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Don’t get Held to Ransom

5 November 2015 by Jenn Granger

If you’ve ever seen a ransomware virus pop up on your computer, lock down your work and deny access to your system, you’ll know exactly how brutal it can be. But now – thanks to the good eggs down at Kaspersky – there’s an antidote to some versions of the poison.


Ransomware is a type of malware that locks your computer or encrypts your files so that you can’t access them. It then demands money in exchange for the decryption key so that you can unlock the files or system.

A ransomware attack is usually triggered by a vulnerability in your system – like if you open an email that contains a phishing scam or go onto a fake site created by attackers. They make the threat sound incredibly convincing – often saying they’ve found bad software on your system, and even go so far as pretending to be the authorities. They even have legit-looking badges.

Unfortunately if this happens it’s quite likely that you’ll be stuck. You can’t get around the malware by restarting your system and  even if you give up the dolla there’s no guarantee they’ll release the key.

But there is some hope. Security giants at Kaspersky Lab have been working with The National High Tech Crime Unit (NHTCU) of the Netherlands’ police and the Netherlands’ National Prosecutors Office to get hold of the decryption keys for two notorious types of ransomware  – CoinVault and Bitcryptor – after the guys that wrote the malware were arrested, and they’re sharing the keys for free!

“During our joint investigation we have obtained data that can help you to decrypt the files being held hostage on your PC,” Kaspersky said. “We are now able to share a new decryption application that will automatically decrypt all files for Coinvault and Bitcryptor victims. We are considering this case as closed. The ransomware authors are arrested and all existing keys have been added to our database.”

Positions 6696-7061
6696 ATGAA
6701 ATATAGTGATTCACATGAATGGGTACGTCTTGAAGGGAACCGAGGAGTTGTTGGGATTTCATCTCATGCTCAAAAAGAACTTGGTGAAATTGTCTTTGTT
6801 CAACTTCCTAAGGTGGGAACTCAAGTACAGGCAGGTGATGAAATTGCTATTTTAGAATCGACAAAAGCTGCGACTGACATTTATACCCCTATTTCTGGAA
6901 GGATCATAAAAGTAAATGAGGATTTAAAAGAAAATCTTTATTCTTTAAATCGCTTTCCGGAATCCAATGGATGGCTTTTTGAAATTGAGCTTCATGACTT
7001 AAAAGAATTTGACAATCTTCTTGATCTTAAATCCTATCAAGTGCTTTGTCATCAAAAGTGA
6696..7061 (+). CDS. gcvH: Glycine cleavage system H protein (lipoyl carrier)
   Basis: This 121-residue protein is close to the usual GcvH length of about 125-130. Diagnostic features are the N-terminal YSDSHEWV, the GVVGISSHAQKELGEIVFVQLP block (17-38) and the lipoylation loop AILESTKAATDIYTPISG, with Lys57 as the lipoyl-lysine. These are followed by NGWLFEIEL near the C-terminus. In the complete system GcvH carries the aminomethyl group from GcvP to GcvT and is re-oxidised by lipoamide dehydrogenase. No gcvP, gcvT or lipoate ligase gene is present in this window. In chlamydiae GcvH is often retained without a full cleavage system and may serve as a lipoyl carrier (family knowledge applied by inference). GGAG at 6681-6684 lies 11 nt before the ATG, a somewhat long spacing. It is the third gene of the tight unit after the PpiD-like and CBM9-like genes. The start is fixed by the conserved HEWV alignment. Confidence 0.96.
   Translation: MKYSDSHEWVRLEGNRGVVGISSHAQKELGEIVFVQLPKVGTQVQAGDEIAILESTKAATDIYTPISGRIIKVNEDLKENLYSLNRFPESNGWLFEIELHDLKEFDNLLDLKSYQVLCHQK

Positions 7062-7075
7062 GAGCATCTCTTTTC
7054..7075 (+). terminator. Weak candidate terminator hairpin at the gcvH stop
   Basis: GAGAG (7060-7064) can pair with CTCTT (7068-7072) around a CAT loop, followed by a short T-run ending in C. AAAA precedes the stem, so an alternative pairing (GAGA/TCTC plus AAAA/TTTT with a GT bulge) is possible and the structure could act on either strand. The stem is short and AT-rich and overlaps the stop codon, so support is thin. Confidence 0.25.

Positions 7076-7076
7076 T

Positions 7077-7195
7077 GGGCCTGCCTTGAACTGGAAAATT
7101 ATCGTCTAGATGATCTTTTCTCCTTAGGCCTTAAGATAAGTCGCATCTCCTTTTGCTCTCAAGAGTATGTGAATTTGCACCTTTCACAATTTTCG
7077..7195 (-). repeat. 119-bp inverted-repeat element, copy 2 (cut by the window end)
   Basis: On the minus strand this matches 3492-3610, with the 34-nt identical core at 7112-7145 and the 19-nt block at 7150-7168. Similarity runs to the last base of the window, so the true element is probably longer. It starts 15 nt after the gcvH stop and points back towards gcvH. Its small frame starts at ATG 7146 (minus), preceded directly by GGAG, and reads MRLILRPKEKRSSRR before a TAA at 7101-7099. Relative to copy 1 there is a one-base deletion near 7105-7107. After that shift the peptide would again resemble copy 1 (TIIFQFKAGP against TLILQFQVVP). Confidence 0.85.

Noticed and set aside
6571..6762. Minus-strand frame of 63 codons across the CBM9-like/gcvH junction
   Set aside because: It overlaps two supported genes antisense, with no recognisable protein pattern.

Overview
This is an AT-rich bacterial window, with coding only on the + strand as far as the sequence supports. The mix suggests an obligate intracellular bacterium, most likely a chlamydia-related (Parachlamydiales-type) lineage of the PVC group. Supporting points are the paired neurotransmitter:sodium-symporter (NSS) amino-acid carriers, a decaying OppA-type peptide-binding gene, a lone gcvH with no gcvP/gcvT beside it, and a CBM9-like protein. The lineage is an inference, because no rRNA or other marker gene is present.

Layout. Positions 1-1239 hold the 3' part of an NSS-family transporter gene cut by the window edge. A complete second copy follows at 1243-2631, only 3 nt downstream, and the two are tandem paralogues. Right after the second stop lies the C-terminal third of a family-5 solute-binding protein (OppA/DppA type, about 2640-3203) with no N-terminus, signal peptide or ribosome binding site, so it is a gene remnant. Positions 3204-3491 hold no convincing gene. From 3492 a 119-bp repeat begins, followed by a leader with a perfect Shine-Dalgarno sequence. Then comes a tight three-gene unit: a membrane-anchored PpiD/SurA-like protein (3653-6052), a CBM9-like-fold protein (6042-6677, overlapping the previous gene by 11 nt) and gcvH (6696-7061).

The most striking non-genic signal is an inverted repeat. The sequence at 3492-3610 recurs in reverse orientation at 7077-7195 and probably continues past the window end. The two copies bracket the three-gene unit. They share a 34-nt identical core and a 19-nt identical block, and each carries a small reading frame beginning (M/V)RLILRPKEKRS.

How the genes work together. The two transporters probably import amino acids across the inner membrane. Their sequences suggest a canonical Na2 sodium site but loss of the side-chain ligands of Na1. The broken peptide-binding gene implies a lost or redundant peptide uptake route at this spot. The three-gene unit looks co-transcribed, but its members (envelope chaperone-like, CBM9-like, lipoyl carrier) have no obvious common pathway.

Unfortunately, ransomware is like the common cold – it’s constantly evolving and being modified slightly by attackers, so there is no ‘one size fits all’ remedy. As soon as it changes, the decryption key will no longer work, so – just like vitamins and lots of sleep to protect yourself against a cold – you need to ensure you’re pre-emptively protecting your system too.

Backing up is key – preferably behind a firewall and not on the same network as your main system, as malware can jump between. That way if someone does lock your file, you can simply go to the backup copy. Sucks to be you, would-be attacker.

As ever, keep antivirus software up to date and always always be wary of clicking on links unless you’re about a trillion percent sure that it’s from a trusted source…and even then sometimes people can have their email accounts taken over, so it technically is from them but the link is proper dodge.

It might seem bleak but if you suffer a ransomware hit it may be worth archiving the data, as if they catch the crim they might be persuaded to give up the key. Might be living on a prayer there, but it’s possible. The good folks at Kaspersky and in law enforcement will hopefully continue to work their magic, but in the meantime, if you can try and make attackers lives that bit more difficult, that’s a win too!

For more information on the security solutions at UKFast take a look at our website or give us a call on 0208 045 4945.